GREECE — In Chris Muscato’s experience, "Sticks and stones may break my bones but words will never hurt me" doesn’t always apply to social media.
"People take words online very, very seriously," he stated during a presentation Nov. 5 at St. Mark Church.
So seriously, in fact, that Muscato — an investigator for the Rochester Police Department — said he’s dealt with young people who have shot others over Facebook posts that angered them. Others, he noted, have committed suicide or threatened to do so because they’ve been cyberbullied by people they know and strangers as well.
Muscato’s lecture at St. Mark, where he is a parishioner, was designed to help children be safe and responsible with and prepared for social media while raising awareness among their parents and grandparents. Approximately 70 youths and adults attended.
Muscato said he has no basic problem with young people logging onto YouTube, Facebook, Minecraft, Snapchat, Xbox and other forms of social media, saying they’re fun and great communication tools. However, he added, "It all depends on how you use it."
Youths encounter unforeseen trouble on social media, he said, because even though they’re technologically adept — often even more so than adults — they lack the maturity and awareness to avoid potentially explosive situations.
"There’s evil in this world, and social media brings it out because of the anonymity of it. People say things on social media that they would never say in person," Muscato remarked, adding that "it’s just getting worse every day."
Among the key points he raised at the Nov. 5 gathering:
* Young people are drawn to social media because they can receive attention and achieve status. Social media also can serve as a potentially unhealthy escape from reality, not unlike the escape sought through alcohol and drug usage.
* Youths are prone to making impulsive social-media posts. "Everything is instant and there’s no thought of consequence," Muscato said.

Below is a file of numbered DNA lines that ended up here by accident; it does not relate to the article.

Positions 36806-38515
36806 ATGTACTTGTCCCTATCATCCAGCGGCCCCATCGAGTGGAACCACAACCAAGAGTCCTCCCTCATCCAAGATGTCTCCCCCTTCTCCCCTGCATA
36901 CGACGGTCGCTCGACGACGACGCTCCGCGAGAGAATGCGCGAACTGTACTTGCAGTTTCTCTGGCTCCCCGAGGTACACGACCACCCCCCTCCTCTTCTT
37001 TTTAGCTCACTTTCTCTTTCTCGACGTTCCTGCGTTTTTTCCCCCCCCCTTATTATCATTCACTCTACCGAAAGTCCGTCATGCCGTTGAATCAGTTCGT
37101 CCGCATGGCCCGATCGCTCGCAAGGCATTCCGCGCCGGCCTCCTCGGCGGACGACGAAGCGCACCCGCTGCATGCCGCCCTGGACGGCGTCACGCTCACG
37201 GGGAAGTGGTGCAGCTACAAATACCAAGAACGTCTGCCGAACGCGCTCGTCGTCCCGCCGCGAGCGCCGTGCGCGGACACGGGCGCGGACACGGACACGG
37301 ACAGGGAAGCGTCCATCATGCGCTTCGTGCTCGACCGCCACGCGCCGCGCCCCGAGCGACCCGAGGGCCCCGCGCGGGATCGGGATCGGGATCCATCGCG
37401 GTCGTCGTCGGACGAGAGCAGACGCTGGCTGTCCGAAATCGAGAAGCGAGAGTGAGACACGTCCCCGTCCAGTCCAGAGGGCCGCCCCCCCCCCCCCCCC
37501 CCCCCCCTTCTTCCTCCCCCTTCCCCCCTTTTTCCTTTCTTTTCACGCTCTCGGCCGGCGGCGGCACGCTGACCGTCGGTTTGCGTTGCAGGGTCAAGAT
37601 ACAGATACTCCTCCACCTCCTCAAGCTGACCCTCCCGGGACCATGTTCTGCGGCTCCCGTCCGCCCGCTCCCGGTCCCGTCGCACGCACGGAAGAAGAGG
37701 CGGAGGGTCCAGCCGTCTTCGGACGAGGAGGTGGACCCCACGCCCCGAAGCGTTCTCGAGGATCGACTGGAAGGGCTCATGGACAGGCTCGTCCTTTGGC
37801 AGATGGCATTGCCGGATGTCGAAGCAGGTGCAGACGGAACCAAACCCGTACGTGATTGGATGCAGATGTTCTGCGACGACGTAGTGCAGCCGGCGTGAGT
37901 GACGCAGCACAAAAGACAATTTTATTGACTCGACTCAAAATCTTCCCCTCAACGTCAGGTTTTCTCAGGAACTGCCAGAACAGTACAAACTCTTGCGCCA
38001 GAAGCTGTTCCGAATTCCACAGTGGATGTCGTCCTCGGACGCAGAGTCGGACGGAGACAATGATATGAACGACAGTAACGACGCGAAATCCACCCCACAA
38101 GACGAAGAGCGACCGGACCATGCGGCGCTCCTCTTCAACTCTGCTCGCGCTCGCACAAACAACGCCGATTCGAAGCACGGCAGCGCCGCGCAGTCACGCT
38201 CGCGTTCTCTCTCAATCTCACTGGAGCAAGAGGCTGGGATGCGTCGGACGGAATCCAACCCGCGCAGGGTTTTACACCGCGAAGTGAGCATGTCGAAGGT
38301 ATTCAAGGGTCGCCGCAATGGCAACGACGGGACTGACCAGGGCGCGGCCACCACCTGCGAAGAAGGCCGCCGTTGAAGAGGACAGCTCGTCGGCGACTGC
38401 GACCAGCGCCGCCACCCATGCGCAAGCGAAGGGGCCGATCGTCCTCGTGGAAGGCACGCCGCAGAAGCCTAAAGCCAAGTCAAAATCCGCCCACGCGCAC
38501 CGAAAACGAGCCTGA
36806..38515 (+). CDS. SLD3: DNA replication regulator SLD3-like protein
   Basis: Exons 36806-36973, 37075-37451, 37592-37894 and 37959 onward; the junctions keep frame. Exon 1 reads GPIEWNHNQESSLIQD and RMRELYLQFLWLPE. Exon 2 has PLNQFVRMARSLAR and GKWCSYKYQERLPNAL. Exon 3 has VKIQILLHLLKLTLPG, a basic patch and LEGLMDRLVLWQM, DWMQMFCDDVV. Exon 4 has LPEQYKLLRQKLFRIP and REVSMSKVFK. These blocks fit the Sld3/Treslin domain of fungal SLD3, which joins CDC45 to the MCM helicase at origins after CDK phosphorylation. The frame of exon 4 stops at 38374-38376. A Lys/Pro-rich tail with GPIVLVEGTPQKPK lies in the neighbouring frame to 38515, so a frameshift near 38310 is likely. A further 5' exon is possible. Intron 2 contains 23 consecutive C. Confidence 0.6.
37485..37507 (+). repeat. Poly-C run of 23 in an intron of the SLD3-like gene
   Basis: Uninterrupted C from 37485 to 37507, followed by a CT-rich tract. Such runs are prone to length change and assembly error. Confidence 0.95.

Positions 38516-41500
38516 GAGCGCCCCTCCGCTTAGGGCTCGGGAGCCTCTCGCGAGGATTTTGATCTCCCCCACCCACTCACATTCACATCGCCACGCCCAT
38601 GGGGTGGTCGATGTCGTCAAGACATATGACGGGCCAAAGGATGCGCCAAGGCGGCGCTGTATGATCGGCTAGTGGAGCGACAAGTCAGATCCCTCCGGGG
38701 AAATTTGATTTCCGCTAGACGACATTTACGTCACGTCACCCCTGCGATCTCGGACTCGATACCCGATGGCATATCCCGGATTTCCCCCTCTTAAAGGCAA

* People with whom you’re communicating on social media might not be who they say they are, and might also be posting false and misleading information.
* Cyberbullying frequently begins with casual conversation on social media that evolves, almost without warning, into trash-talking of a highly personal and hurtful nature.
* A common misconception is that deleting a regrettable comment or photograph of a personal nature will wipe the slate clean. Not only does a record of those posts remain permanently in cyberspace, but "even if you erase or delete it, somebody else might have saved it," Muscato pointed out, saying the information can in turn be shared with others, and there’s little the affected person can do to stop that.
Muscato implored young people to exercise caution with social media, and if they feel they’re getting in over their heads, to block the perpetrator(s) and contact a trusted adult. Depending on the circumstance — for instance, direct threats of physical violence — law-enforcement officials may even become involved.
As for adults, Muscato suggested that they remain vigilant by knowing their children’s passwords; not allowing them to take electronic devices to bed; and utilizing search-engine filters on the electronics that their kids use. Muscato acknowledged that these actions might raise objections from the youths, but "having that access can stop something that they’re going to regret later."
Kris Burgio, youth minister at St. Mark, said she sought to arrange Muscato’s appearance in light of a round-table discussion among parish parents seeking to become more adept at patrolling their children’s social-media usage. Burgio added that the Nov. 5 session also grew out of "real-life examples we’ve experienced at the parish, with kids facing some tough choices as it related to their social media."
Along with the practical suggestions Muscato offered for Internet safety, Burgio said she encourages her youth-group members to use their Catholic faith as a guide for "what they should and should not do" regarding social media usage.
EDITOR’S NOTE: Resources regarding youths and online safety can be found at the National Center for Missing & Exploited Children’s NetSmartz.org website.